Alright, maybe it isn’t quite that simple.
But it also is that simple, isn’t it?
There are two routes that lead to the College Football Playoff for the Ducks, and one of them is definitely to arrive at selection day with 13 wins and zero losses — leaving no doubt in the mind of the committee about the worthiness of the team.
Finishing the season as the undefeated Pac-12 champion with a win against Auburn at a neutral site to kick off the season would be a resume worthy of a top-two spot in the Playoff.
But what if the Ducks lose? What if they hit that stumble that feels so inevitable with the lack of returning production at receiver? Can the Ducks still make the Playoff?
If the Ducks don’t go undefeated in 2019, they can only stand to lose one of two games.
The first team that Oregon can afford to lose to is the Washington Huskies.
Before I have an army of devoted fans at the door of my apartment, I’d like to point out that I did not say that the Ducks will lose, only that the committee would accept a loss to Washington.
This win is contingent on the Huskies being an upper-tier team in the conference, but they must lose two conference games, allowing the Ducks to play in the conference championship game. This would be viewed as a strong loss, as long as the game is close and Washington ends the season with only two losses.
The second team that the Ducks could lose to and still make the playoffs is USC.
A loss to USC, with 11 other wins in the regular season, would be acceptable to the committee, as long as USC makes the conference championship game and the Ducks redeem themselves with a solid win in Round Two. This is the exact scenario that played out in 2014 with the Ducks and the Arizona Wildcats.
Auburn Is Not an Acceptable Loss
Losing to Auburn in Week 1 would serve only one purpose: it would further damage the perception of the entire conference.
Washington lost to an Auburn team that went on to lose FIVE games over the course of 2018, and it couldn’t have been worse for the Pac-12.
The Tigers will also be breaking in a new starting QB after losing Jarrett Stidham to the NFL. Losing an NFL-caliber QB should be enough to hinder any program, especially one that struggled to move the ball all season long.
Besides, the Ducks ended the 2018 season on a high note. They got a hard-fought win against a physical Power 5 opponent in a defensive slugfest. Sure, it was a style of play that fans in the Pacific Northwest are unaccustomed to witnessing, but the Ducks won the game, nonetheless.
If they follow that up with a week-one loss to Auburn, all the momentum built by that win would be undone.
The Ducks Need to Be Dominant
This is pretty simple; if the Ducks are going to be a one-loss playoff team from the Pac-12, they need to win 11 regular season games and their conference championship in a very convincing fashion.
If the Ducks play like Ohio State did last year, struggling to beat inferior teams, they are going to be left out of the Playoff in exactly the same fashion. Winning games by 10 or more points each week would make the Ducks look like the premier team out west, even if they lose a close, highly competitive game.
A Heisman-worthy 2019 by Justin Herbert would also go a long way toward validating the Ducks’ season, similar to how Marcus Mariota’s Heisman run did for the 2014 team.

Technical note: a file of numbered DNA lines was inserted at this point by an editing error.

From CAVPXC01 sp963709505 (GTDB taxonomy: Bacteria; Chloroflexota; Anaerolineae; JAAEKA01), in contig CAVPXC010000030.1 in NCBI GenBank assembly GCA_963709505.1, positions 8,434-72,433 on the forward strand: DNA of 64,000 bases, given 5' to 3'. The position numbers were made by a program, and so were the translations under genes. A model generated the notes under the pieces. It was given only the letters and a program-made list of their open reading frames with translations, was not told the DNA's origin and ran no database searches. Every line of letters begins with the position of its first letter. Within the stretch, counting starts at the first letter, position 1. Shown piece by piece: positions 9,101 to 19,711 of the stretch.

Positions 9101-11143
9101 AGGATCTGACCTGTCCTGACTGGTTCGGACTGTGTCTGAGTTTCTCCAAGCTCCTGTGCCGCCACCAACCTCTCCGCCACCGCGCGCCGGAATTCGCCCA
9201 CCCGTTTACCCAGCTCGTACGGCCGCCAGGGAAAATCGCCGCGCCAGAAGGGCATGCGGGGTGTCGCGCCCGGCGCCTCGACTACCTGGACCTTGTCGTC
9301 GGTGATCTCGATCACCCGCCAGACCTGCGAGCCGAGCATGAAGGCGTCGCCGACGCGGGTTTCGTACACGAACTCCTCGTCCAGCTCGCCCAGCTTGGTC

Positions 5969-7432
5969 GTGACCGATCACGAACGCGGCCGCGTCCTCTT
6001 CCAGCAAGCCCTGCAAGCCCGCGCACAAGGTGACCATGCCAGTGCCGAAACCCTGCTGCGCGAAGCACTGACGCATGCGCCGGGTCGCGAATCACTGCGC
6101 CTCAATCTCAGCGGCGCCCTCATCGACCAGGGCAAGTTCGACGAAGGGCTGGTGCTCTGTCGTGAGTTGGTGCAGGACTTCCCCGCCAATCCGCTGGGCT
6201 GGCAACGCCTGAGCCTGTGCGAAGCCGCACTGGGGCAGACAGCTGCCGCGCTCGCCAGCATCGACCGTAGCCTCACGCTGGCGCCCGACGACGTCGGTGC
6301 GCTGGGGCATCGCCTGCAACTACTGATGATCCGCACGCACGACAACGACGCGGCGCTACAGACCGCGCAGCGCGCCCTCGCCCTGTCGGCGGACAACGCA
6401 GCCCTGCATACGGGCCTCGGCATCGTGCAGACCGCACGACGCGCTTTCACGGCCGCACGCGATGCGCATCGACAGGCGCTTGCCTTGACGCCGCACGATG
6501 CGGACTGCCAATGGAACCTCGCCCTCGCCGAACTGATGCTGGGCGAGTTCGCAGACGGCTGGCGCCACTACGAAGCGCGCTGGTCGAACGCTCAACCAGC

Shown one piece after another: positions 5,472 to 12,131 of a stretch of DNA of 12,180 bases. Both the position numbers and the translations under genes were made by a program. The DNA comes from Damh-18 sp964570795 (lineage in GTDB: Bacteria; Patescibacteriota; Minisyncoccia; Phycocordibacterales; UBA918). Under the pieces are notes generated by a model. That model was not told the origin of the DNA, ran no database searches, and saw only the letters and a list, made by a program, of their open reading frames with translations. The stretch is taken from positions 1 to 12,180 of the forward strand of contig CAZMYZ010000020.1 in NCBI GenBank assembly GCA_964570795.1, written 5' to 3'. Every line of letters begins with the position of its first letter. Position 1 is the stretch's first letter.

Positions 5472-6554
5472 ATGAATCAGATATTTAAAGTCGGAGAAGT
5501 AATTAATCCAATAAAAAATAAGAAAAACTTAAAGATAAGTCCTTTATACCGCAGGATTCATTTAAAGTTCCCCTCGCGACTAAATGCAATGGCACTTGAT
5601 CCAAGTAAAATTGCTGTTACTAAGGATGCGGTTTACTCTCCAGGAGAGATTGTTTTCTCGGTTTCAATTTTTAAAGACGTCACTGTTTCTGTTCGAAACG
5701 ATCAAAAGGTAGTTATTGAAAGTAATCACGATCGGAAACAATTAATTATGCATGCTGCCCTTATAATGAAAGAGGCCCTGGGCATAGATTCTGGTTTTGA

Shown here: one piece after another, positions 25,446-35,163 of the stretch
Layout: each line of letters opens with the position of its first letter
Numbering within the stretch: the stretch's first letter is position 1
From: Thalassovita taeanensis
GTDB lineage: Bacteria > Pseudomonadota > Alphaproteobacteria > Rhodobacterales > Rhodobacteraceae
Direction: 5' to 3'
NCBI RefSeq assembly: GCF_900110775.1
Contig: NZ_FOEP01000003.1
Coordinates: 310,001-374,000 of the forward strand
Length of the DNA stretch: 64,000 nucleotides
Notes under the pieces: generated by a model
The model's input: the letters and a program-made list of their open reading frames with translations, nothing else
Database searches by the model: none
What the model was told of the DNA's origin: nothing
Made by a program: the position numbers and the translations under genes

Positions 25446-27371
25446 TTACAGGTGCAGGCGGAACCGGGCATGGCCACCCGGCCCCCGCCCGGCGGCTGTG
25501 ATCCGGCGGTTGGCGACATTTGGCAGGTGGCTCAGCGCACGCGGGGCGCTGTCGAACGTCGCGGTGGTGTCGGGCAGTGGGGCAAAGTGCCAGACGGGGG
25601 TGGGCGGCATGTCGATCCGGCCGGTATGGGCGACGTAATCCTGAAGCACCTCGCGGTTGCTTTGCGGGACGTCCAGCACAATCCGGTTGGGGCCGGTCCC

But Herbert can’t do it alone.
A 1,000-yard rusher would make the Ducks’ offense look balanced yet again, and a top-25 defense would make a one-loss Pac-12 team look significantly more worthy of a Playoff spot than one getting by on mediocre play, beating inferior opponents.
If Troy Dye can put together yet another 100-tackle season and be in the conversation for first team All-American, and Kayvon Thibodeaux can put together a season that lives up to the immense hype surrounding him, the Ducks will undoubtedly be considered one of the most talented teams in the nation.
If they can be statistical darlings and win in a dominant fashion all year long, they should have enough leeway to drop a single game to Washington or USC and remain in the discussion for the Playoff, provided they win the conference.
Or, they could just go undefeated.
Yuma, Arizona Top Photo by Kevin Cline
Natalie Liebhaber, the FishDuck.com Volunteer Editor for this article, works in the financial technology industry in Bozeman, Montana.
Ryan Robertson is a Freshman at the University of Dayton. A lifelong Duck fan from Grants Pass, he joined the Army out of high school. After four years as an Intelligence Analyst he decided it was time to further his education and pay more attention to his Ducks. One of Ryan’s first memories is of watching the Ducks, led by Joey Harrington, beating up on the Utah Utes in 2001. He is studying to be a Human Rights Investigator for the UN and intends to attend the U of O for graduate school in a few years. His grandfather ran track at Oregon in the ‘50s. He loves the Ducks, and has a passionate interest in reading every scrap of analysis centered around the football team.
For Greybeards … the EYES Have it!
Want to know a secret about web behavior? Readers don’t like long stretches of sentences in comment posts without any breaks, and most readers don’t even like long paragraphs.
Break it up! After every third sentence in your post…hit “enter” on your keyboard twice if your computer is a PC, or “return” twice if you have a Mac.
This creates natural breaks between scads of sentences, and so many of us thank you for making it easier on our “Greybeard-age” eyes!